Maggie MacDonnell, a teacher in a remote village in Quebec, Canada, has won the 3rd annual Global Teaching Prize, sponsored by the Varkey Foundation.
For the past six years, MacDonnell has taught middle and high schoolers in the Salluit village—the second-northernmost Inuit indigenous community in Quebec. It has a population of about 1,300 and can only be reached by air. The tiny village is plagued with high teenage pregnancy rates, high levels of sexual abuse, drug and alcohol use, and young adult suicides—there were six such deaths in 2015.
“Witnessing the funerals of my students is one of the hardest things I’ve ever gone through, and I never want to be in that position again,” MacDonnell said in a video made by the foundation. “As an educator, I build programs that cultivate resilience, hope, and build self-belief in my students.”
These programs teach students life skills, from cooking to mechanics, that are based around the importance of acts of kindness. MacDonnell has secured funding for an in-school nutrition program, where students prepare healthy snacks for fellow students, as well as funding for a hot meals program for the community. MacDonnell has also established a partnership with the community’s day-care center, so her students can learn on-the-job training for early-childhood education. She also established a fitness center to give her students an outlet for their stress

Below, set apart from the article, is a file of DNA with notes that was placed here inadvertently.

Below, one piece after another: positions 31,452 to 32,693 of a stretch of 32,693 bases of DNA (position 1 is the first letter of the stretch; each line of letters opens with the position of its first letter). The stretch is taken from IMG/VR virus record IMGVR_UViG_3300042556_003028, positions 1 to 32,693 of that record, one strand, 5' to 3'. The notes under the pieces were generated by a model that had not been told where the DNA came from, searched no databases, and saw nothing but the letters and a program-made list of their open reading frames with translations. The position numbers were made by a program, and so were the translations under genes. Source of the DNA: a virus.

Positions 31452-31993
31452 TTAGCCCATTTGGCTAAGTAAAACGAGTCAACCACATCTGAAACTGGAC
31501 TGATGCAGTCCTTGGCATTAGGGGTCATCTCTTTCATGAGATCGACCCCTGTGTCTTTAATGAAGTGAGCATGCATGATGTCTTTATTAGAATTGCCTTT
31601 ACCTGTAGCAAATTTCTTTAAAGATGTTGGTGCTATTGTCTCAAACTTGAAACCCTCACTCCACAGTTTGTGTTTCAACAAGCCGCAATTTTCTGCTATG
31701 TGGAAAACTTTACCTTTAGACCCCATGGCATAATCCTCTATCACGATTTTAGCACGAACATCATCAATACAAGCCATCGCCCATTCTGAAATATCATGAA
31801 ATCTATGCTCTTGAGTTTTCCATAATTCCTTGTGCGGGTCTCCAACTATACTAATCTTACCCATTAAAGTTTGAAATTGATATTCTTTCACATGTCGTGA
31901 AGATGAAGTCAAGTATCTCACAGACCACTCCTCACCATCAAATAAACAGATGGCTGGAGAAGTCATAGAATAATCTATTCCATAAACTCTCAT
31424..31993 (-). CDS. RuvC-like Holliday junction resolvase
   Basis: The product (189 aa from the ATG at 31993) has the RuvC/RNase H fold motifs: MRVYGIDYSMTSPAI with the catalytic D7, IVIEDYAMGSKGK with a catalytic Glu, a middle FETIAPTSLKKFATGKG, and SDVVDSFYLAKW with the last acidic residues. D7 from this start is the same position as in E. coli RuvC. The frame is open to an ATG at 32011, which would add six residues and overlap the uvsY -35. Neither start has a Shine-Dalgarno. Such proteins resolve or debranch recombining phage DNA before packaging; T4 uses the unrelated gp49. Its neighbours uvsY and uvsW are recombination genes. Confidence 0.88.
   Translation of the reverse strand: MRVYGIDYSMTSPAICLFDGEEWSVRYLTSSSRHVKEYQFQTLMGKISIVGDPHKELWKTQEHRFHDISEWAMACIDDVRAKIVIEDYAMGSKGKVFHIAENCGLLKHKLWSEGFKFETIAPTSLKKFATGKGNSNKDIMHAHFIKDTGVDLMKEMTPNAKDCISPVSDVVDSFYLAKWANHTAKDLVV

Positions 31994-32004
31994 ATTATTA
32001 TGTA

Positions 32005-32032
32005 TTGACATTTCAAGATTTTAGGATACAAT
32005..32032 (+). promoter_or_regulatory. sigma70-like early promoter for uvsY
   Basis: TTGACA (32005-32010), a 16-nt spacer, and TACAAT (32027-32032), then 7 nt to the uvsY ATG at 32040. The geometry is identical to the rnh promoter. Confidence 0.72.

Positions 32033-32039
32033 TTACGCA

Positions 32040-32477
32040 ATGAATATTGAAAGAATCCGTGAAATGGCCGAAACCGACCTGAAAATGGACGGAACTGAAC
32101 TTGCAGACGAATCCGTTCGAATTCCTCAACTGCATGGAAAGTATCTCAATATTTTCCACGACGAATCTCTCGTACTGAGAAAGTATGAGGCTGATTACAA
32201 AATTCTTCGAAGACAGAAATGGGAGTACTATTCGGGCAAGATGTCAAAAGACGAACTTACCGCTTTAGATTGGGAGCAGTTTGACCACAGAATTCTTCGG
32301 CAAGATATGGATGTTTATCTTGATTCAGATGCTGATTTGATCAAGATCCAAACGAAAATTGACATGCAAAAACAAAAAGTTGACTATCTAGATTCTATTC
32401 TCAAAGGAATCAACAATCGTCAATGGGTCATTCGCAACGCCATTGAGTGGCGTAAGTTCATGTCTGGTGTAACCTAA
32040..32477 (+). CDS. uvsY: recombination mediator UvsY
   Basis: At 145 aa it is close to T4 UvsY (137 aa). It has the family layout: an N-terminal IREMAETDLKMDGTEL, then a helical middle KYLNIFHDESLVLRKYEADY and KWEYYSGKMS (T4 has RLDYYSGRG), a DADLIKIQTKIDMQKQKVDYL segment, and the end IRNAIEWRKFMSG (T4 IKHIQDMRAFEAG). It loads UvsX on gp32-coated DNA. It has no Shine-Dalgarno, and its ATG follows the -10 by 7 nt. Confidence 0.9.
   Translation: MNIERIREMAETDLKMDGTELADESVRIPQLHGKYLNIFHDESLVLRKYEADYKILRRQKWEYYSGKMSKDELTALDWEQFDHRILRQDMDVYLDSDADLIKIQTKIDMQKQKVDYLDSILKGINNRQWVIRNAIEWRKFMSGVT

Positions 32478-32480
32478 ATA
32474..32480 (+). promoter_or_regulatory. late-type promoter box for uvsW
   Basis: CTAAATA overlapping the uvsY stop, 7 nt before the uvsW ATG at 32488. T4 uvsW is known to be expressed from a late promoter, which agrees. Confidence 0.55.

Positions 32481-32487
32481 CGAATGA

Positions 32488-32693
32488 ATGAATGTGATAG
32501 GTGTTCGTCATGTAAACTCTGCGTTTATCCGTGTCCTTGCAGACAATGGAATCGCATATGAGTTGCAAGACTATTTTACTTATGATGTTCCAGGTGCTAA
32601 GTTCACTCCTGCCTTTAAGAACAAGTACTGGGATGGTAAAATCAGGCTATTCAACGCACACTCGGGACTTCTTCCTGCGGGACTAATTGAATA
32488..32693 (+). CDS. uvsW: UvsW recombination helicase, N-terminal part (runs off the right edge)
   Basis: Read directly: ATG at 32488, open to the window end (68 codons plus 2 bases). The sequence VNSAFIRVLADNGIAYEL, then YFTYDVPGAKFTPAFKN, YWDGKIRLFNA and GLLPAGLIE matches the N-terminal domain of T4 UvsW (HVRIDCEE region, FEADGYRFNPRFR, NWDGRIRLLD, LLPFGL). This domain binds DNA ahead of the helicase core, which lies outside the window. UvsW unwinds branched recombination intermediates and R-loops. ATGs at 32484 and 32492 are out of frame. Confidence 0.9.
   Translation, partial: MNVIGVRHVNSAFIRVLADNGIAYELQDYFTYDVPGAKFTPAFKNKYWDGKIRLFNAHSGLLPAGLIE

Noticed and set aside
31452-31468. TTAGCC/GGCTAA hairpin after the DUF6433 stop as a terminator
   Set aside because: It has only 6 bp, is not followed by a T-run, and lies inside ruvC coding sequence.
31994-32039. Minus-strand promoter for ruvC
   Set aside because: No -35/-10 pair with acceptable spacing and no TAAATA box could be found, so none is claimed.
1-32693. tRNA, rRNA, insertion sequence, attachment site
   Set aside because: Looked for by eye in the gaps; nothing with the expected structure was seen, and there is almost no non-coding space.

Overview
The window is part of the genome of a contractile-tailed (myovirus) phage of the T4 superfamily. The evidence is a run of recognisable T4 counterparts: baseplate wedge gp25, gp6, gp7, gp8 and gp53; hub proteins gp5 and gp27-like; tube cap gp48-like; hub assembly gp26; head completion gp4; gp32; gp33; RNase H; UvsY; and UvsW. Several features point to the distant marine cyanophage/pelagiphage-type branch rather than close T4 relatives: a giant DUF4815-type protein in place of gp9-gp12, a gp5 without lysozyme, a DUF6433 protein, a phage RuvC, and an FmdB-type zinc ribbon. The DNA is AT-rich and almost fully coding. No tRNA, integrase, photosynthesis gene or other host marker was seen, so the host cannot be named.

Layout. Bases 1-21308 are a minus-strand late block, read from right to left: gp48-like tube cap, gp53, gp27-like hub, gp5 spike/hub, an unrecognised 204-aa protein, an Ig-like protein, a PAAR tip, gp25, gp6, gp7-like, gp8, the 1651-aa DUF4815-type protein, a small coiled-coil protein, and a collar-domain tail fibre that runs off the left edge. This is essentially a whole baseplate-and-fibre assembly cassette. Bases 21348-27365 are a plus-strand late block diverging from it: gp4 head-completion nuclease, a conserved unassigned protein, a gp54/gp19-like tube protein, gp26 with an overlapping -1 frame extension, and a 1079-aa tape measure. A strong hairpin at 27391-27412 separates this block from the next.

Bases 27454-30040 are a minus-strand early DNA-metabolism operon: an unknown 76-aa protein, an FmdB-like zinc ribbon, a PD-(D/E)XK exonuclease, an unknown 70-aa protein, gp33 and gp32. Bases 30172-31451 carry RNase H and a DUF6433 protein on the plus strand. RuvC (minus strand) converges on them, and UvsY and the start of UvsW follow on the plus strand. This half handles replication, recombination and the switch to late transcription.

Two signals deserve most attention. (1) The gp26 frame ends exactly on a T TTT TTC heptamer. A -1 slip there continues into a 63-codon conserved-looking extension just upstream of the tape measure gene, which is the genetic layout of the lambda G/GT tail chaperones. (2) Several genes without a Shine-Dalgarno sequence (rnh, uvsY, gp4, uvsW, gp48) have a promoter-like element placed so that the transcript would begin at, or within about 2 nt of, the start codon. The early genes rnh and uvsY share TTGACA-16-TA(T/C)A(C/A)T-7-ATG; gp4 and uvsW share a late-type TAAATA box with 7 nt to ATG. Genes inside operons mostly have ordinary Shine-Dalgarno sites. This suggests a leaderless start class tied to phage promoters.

MacDonnell was awarded the $1 million prize on Sunday in Dubai. French astronaut Thomas Pesequt announced her name in a video message from the International Space Station.
She told the Associated Press after her win that she plans to use the prize money by establishing an environmental stewardship program to reconnect youth with their cultural traditions.
Last year, a Palestinian teacher won the award for her efforts helping youth who experience trauma through an emphasis on play. The inaugural prize went to a veteran teacher and author from Maine who advocates the importance of giving students the freedom to develop a love of reading—she wrote several books about the reading-workshop instructional model, in which students select their own books and have time for independent reading and discussion.
A version of this news article first appeared in the Teaching Now blog.